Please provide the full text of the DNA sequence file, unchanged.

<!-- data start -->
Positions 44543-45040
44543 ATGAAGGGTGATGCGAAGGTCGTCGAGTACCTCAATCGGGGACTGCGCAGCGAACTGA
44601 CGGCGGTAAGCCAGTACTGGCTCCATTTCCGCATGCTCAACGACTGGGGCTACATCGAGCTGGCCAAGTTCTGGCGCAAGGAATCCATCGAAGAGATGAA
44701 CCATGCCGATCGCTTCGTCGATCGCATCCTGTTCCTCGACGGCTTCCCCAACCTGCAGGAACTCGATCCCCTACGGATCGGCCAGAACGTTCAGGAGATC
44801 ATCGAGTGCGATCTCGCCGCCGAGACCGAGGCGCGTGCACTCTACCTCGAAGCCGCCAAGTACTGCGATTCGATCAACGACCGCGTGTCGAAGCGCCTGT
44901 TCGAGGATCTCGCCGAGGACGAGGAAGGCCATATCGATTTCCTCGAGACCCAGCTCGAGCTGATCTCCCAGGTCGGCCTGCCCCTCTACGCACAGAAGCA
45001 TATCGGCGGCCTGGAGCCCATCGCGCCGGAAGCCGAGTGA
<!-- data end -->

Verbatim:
Positions 44543-45040
44543 ATGAAGGGTGATGCGAAGGTCGTCGAGTACCTCAATCGGGGACTGCGCAGCGAACTGA
44601 CGGCGGTAAGCCAGTACTGGCTCCATTTCCGCATGCTCAACGACTGGGGCTACATCGAGCTGGCCAAGTTCTGGCGCAAGGAATCCATCGAAGAGATGAA
44701 CCATGCCGATCGCTTCGTCGATCGCATCCTGTTCCTCGACGGCTTCCCCAACCTGCAGGAACTCGATCCCCTACGGATCGGCCAGAACGTTCAGGAGATC
44801 ATCGAGTGCGATCTCGCCGCCGAGACCGAGGCGCGTGCACTCTACCTCGAAGCCGCCAAGTACTGCGATTCGATCAACGACCGCGTGTCGAAGCGCCTGT
44901 TCGAGGATCTCGCCGAGGACGAGGAAGGCCATATCGATTTCCTCGAGACCCAGCTCGAGCTGATCTCCCAGGTCGGCCTGCCCCTCTACGCACAGAAGCA
45001 TATCGGCGGCCTGGAGCCCATCGCGCCGGAAGCCGAGTGA